Since 1972, when Hawaii's Fabulous Five went 24-3 and packed Blaisdell Arena in Honolulu game after game, success has passed somewhere over the Rainbows. A debilitating probation incurred during the tenure of former coach Bruce O'Neil left his successor, Larry Little, with precious little to build on, and Little stepped down at the end of last season. His nine years were hardly paradisiacal. Players were shipped in and out, and little more than half graduated. Expectations had ebbed so low that last season, when Garland Hughes became the first of Little's Rainbows ever to graduate in as few as 4½ years, he actually apologized. Seems that Hughes felt he might have given hoops short shrift in favor of academics.
Walking into this situation is former BYU coach Frank Arnold, who replaces Little. Under Little, the Bows would annually match themselves up against the weakest team in their Rainbow Classic Christmas tourney, then play some mainland power like Maryland or Oklahoma, and lose. Meanwhile, across town, NAIA Chaminade would beat Virginia, Louisville or SMU, then suffer the indignity of their Division I neighbor refusing to play them.
Hawaii passed over Chaminade coach Merv Lopes, a native islander, in favor of Arnold. The new Bow coach would do well to upgrade his schedule—and see that his players stick around and pay more attention to theirs.
SIX TEAMS TO PITY
Creighton. The Bluejays lost their center. They lost their backup center. They lost their point guard. They lost their coach. They're left with a pair of guards—Gary Swain and backup Renard Edwards—known as the Smith Bros., because they cough up the ball so much.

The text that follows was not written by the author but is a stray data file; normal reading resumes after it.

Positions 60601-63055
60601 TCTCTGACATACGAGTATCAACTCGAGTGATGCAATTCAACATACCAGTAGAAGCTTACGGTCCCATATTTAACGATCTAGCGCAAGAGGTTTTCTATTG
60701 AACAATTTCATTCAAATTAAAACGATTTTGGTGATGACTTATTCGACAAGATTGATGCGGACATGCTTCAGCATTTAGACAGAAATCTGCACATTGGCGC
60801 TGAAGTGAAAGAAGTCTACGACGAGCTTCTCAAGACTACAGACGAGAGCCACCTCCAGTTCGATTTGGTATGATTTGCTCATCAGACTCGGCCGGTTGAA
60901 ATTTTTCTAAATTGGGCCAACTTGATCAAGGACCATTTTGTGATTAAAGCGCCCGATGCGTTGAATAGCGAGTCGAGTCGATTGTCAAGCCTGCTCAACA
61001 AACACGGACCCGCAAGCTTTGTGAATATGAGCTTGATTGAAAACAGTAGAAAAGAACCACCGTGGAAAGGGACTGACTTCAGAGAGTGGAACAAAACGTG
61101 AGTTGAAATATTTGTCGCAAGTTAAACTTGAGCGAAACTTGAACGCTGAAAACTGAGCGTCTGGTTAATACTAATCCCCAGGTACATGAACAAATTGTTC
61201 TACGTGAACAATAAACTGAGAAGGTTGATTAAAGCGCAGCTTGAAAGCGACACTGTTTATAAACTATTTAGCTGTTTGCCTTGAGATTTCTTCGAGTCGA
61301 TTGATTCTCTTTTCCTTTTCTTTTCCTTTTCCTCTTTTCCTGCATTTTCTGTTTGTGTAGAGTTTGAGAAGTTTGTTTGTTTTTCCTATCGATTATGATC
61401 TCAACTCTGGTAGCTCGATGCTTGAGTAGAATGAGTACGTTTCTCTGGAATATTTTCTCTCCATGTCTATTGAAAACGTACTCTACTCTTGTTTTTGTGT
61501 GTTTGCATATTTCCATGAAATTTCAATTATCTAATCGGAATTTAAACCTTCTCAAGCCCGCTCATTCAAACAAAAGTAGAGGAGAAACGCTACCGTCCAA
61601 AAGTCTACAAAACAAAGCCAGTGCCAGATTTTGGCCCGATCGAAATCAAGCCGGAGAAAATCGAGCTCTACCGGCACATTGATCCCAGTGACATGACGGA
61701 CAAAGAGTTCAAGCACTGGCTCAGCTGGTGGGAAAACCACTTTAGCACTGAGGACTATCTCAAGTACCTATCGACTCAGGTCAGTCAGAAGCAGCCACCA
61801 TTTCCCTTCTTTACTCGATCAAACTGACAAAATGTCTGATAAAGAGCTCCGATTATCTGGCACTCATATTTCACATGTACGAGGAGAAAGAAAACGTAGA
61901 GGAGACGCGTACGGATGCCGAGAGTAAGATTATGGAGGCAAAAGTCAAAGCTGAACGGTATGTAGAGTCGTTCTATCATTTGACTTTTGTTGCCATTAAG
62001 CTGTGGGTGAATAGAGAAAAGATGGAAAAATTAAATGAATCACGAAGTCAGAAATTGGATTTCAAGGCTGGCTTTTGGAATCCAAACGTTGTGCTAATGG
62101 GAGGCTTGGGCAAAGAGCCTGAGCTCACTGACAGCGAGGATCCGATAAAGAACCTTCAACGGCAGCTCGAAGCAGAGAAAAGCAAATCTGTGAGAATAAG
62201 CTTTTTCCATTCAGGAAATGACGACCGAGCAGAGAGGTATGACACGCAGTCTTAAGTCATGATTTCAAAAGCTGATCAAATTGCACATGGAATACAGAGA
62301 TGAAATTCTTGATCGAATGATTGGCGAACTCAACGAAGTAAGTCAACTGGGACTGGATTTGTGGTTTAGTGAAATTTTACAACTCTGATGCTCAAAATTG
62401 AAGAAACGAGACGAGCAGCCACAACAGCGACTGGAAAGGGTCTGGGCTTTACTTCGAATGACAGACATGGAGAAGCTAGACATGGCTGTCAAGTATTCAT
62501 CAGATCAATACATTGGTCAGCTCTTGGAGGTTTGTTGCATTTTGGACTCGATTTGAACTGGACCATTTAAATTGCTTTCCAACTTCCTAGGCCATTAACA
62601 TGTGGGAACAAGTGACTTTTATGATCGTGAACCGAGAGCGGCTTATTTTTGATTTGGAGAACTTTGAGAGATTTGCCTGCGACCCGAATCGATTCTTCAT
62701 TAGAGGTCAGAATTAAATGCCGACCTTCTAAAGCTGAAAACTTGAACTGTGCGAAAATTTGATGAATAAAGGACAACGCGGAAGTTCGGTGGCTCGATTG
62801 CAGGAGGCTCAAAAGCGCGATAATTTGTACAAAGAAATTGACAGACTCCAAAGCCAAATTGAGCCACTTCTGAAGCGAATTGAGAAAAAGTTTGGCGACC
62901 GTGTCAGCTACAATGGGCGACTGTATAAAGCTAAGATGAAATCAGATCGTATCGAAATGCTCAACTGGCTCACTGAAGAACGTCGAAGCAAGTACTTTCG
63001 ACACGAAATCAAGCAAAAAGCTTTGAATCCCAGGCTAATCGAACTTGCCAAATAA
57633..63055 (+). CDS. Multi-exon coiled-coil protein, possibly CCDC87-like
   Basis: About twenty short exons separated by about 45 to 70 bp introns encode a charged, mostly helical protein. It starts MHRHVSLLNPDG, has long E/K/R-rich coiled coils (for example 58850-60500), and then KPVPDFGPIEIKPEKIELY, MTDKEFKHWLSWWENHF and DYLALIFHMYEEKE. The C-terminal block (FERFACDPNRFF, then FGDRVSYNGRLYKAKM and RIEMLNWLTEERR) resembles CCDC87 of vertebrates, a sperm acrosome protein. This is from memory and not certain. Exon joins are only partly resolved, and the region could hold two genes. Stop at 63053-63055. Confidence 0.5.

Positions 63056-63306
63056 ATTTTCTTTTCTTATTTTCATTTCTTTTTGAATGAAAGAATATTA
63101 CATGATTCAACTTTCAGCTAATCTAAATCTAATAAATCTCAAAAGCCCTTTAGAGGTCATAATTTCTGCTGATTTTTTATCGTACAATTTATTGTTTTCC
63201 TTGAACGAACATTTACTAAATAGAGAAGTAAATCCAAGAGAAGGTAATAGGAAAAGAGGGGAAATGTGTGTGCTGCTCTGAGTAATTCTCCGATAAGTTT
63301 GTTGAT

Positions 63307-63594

Nonetheless, new coach Tony Barone led a mock victory celebration at a preseason practice. The irrepressible Jays hoisted Barone high and cut down the nets.
•West Texas State. No one seems to want to go to the tumbleweed town of Canyon, Texas, for even two years. The Buffaloes have brought in a herd of 17 juco transfers since 1984, yet nine are already gone. Matters are so miserable that the Missouri Valley school will drop to Division II next season.
•Hawaii Loa. The Mongoose, an NAIA team with a 5-45 record in its two seasons of competition, will play Georgetown, Oklahoma, Illinois, LSU and Memphis State. Perhaps Loa should change its nickname to Mongeese: There's strength in numbers.
•Georgia State. The good news: The Panthers return three starters. The bad news: Those starters helped State go 2-26 with nary a win in Trans America Athletic Conference play last season.
•U.S. International. The Gulls have won three and lost 53 over the past two seasons. Can they survive the loss of 5'2½" floor leader Zach Lieberman, a.k.a. the Hully-Gully Man, who fled midway through last season?